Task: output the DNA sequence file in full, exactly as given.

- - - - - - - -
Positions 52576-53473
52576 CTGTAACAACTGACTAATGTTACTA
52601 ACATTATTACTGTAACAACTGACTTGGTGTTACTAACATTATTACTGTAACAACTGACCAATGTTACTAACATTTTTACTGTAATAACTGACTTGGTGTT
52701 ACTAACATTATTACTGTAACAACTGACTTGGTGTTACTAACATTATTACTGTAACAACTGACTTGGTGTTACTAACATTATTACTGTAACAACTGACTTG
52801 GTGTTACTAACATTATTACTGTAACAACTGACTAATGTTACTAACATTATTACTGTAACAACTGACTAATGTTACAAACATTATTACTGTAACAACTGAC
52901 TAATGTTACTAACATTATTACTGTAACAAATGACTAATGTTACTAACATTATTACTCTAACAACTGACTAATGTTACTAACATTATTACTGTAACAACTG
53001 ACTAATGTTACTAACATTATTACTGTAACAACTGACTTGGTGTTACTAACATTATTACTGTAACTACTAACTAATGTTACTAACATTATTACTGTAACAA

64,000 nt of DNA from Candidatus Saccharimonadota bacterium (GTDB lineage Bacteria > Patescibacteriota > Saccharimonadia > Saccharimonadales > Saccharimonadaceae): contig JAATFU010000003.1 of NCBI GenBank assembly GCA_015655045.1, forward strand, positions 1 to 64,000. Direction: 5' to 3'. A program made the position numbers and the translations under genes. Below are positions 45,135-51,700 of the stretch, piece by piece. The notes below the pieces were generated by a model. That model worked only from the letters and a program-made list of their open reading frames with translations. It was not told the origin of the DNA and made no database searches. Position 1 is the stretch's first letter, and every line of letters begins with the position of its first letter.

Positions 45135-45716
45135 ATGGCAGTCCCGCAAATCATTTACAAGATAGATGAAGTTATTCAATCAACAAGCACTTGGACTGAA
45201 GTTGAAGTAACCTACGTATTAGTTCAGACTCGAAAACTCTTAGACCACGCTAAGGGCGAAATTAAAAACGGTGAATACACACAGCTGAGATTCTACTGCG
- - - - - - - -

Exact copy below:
Positions 52576-53473
52576 CTGTAACAACTGACTAATGTTACTA
52601 ACATTATTACTGTAACAACTGACTTGGTGTTACTAACATTATTACTGTAACAACTGACCAATGTTACTAACATTTTTACTGTAATAACTGACTTGGTGTT
52701 ACTAACATTATTACTGTAACAACTGACTTGGTGTTACTAACATTATTACTGTAACAACTGACTTGGTGTTACTAACATTATTACTGTAACAACTGACTTG
52801 GTGTTACTAACATTATTACTGTAACAACTGACTAATGTTACTAACATTATTACTGTAACAACTGACTAATGTTACAAACATTATTACTGTAACAACTGAC
52901 TAATGTTACTAACATTATTACTGTAACAAATGACTAATGTTACTAACATTATTACTCTAACAACTGACTAATGTTACTAACATTATTACTGTAACAACTG
53001 ACTAATGTTACTAACATTATTACTGTAACAACTGACTTGGTGTTACTAACATTATTACTGTAACTACTAACTAATGTTACTAACATTATTACTGTAACAA

64,000 nt of DNA from Candidatus Saccharimonadota bacterium (GTDB lineage Bacteria > Patescibacteriota > Saccharimonadia > Saccharimonadales > Saccharimonadaceae): contig JAATFU010000003.1 of NCBI GenBank assembly GCA_015655045.1, forward strand, positions 1 to 64,000. Direction: 5' to 3'. A program made the position numbers and the translations under genes. Below are positions 45,135-51,700 of the stretch, piece by piece. The notes below the pieces were generated by a model. That model worked only from the letters and a program-made list of their open reading frames with translations. It was not told the origin of the DNA and made no database searches. Position 1 is the stretch's first letter, and every line of letters begins with the position of its first letter.

Positions 45135-45716
45135 ATGGCAGTCCCGCAAATCATTTACAAGATAGATGAAGTTATTCAATCAACAAGCACTTGGACTGAA
45201 GTTGAAGTAACCTACGTATTAGTTCAGACTCGAAAACTCTTAGACCACGCTAAGGGCGAAATTAAAAACGGTGAATACACACAGCTGAGATTCTACTGCG